On August 10, Virginia Palmer, the U.S. Ambassador to Ghana, warned that a discriminatory draft law targeting LGTBQ+ people in the country, if passed, could scare away U.S. investors.
Sam George, a member of Ghana’s parliament known for his anti-LGTBQ+ views, responded to Palmer, saying: “Ghana remains welcoming and open to American investors as a stable, viable democracy."
George sponsored the anti-LGTBQ+ draft law in Ghana, which the country’s parliament unanimously passed in July. On July 19, Ghana’s Supreme Court dismissed a legal challenge to that legislation, clearing the path for it to be adopted.
“I am confident it should not be a worry as our intended legislation is NOT different from American laws in states like Florida and Kentucky,” George wrote in an August 11 Facebook post. “I believe the US Supreme Court agrees largely with Ghana's position.”
That is false.
Although some U.S. states still have so-called sodomy laws on the books that criminalize specific sexual acts, those laws were made unenforceable by a 2003 Supreme Court ruling.
Same-sex conduct is technically already illegal in Ghana. However, the draft Human Sexual Rights and Ghanaian Family Values bill would essentially criminalize living as an LGTBQ+ person or supporting those who do.
The proposed bill entails imprisonment of up to 10 years for those who produce, procure, market, broadcast, disseminate, publish or distribute any material that promotes LGBTQ+ and related activities.
The bill also prohibits what it calls “gross indecency in public,” and entails prison terms of six months to one year for “public show[s] of amorous relations between or among persons of the same sex,” or “intentional cross-dressing to portray a gender different from a gender assigned at birth to the person.”
Engaging in gay sex is punishable by up to five years in prison. Marrying “or purporting to marry a person” from the LGTBQ+ community is also punishable by up to five years in prison.
People, who through “a personal act or otherwise,” provide counsel, aid, or encouragement to any act that “undermines the proper human sexual rights and Ghanaian family values” can be imprisoned up to four months.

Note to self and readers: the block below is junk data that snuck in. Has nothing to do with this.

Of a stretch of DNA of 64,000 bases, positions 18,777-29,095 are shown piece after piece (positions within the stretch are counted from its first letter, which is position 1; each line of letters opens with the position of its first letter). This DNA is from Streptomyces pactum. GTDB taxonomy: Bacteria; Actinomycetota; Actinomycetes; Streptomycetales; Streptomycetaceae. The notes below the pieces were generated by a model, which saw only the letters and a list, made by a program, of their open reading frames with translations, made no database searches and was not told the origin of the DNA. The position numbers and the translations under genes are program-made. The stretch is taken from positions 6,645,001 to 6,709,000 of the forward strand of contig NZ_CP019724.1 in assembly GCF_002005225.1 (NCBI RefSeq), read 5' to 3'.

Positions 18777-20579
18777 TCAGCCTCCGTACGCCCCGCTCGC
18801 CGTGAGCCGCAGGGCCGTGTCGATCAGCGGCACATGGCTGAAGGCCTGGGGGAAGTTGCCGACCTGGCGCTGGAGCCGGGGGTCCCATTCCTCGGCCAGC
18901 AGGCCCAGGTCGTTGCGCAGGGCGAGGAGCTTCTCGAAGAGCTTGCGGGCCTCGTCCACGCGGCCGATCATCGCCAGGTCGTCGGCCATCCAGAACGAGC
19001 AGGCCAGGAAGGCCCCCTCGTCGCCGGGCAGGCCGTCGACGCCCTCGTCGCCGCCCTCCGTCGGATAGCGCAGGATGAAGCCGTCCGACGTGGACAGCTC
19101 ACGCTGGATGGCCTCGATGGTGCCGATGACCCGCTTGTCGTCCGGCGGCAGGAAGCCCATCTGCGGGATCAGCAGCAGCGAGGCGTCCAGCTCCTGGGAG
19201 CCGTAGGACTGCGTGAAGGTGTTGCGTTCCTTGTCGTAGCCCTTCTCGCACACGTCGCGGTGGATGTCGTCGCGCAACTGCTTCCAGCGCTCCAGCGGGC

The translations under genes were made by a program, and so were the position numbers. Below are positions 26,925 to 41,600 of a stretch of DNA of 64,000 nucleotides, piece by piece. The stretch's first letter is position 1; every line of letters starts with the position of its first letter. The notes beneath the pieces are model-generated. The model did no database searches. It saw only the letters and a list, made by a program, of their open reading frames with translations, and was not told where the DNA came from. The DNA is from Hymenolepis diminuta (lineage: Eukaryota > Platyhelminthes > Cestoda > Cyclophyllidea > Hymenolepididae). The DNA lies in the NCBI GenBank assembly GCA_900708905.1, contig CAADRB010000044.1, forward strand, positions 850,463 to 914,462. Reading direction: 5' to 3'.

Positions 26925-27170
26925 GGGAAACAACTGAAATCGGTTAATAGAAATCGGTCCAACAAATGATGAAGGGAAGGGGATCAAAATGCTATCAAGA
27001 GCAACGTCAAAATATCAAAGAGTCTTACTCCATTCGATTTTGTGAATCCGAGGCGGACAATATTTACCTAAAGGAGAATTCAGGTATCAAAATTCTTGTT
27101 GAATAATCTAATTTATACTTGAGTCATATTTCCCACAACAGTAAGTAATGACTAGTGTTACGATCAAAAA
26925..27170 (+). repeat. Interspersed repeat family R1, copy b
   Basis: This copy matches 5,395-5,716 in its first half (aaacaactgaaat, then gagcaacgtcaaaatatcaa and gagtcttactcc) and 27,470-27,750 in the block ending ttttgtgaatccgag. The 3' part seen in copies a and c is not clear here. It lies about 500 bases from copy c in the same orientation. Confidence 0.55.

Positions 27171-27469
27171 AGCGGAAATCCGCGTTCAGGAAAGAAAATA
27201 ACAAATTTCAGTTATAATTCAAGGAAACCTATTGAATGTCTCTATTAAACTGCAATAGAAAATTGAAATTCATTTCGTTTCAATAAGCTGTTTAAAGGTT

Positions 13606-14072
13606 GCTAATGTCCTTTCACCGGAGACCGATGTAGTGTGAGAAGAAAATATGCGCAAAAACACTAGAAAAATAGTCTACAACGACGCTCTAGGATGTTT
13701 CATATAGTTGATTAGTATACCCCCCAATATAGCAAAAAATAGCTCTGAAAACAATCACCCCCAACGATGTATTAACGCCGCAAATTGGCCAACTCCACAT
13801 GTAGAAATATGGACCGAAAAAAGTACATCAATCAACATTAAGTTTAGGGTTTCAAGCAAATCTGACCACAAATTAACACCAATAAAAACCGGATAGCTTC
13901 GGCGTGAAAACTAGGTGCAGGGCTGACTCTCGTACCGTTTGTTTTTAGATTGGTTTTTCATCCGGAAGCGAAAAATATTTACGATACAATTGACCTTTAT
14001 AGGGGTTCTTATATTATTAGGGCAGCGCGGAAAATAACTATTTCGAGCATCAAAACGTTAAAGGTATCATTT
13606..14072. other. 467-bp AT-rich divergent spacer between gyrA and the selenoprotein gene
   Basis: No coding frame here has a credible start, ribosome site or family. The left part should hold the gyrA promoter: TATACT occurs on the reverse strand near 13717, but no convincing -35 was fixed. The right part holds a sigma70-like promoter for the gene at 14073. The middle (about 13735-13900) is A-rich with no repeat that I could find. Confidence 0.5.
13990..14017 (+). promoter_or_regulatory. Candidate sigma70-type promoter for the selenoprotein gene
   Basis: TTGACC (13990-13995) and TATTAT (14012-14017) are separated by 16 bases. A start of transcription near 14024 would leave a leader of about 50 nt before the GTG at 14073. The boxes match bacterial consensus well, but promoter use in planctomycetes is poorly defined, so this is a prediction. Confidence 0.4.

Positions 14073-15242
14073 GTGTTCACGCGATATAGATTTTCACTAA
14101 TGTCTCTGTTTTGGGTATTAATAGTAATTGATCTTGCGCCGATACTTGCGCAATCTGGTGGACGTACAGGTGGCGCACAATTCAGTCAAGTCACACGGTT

Those who witness acts violating the law are required to report them to “police, political leaders, opinion leaders or customary leaders in the community.”
Independent experts appointed by the United Nations Human Rights Council warned that if passed, the bill “could create a recipe for conflict and violence,” as LGTBQ+ people “are present in every family and every community.”
Activists say the proposed bill is responsible for a rise in attacks against LGTBQ+ people.
In the United States, there are 12 states that have so-called sodomy laws on the books, including Florida and Kentucky.
Those laws vary state to state, and in theory target specific sexual acts not exclusive to same-sex couples, although rights advocates say they have been “primarily used against lesbians and gay men.”
However, a 2003 U.S. Supreme Court decision, Lawrence Vs. Texas, ruled those sodomy laws are unconstitutional and therefore unenforceable on privacy grounds.
However, the court ruling did not compel states to remove those laws from their legal codes, leaving open the possibility the Supreme Court could revisit Lawrence Vs. Texas.
A 2015 Supreme Court ruling also obliges states to license and recognize same sex marriage, although supporters of same-sex marriage fear that ruling will also be revisited.
While there are no U.S. laws entailing strict prison terms for promoting or encouraging homosexuality, the Human Rights Campaign, a Washington, D.C.,-based LGTBQ+ advocacy group, says 525 anti-LGBTQ+ bills have been introduced in 41 states this year, 75 of which have become law.
Many of those laws target transgender individuals.
The group said 15 laws have been introduced banning gender affirming care, including medical interventions “to support and affirm an individual’s gender identity.” States have also passed seven laws that require or allow others to identify transgender youth by the names and genders they were given at birth.
The Movement Advancement Project (MAP), which tracks over 50 different LGTBQ+-related laws and policies, said 22 states have adopted laws that prevent transgender students from “participating in sports consistent with their gender identity.”
Other states are seeking or have adopted legislation that would introduce penalties, some criminal, for exposing children to drag shows.
The Human Rights Campaign also documented four anti-LGTBQ+ curriculum laws, described by opponents as "Don't Say Gay" laws.
Most prominently, Florida expanded its “Parental Rights in Education Act” to ban classroom instruction about sexual orientation and gender identity at all grade-levels. When the act first passed in 2022, lessons on sexual orientation were banned up until Grade 3.
Although the Parental Rights in Education Act does not entail criminal punishment, the legislation does allow parents to push for investigations and sue school districts for damages if they believe a practice or procedure “violates certain provisions of law.”
Over in East Africa, Uganda adopted a controversial Anti-Homosexuality Act, 2023, signed into law in late May.
On August 8, the World Bank announced it would not provide any additional financing to Uganda due to that law, which makes the crime of “aggravated homosexuality” punishable by death and entails up to 20 years in prison for those who knowingly promote homosexuality.
Ghana’s Sam George accused the World Bank of allowing itself “to become a PR machine for the homosexual cabal.”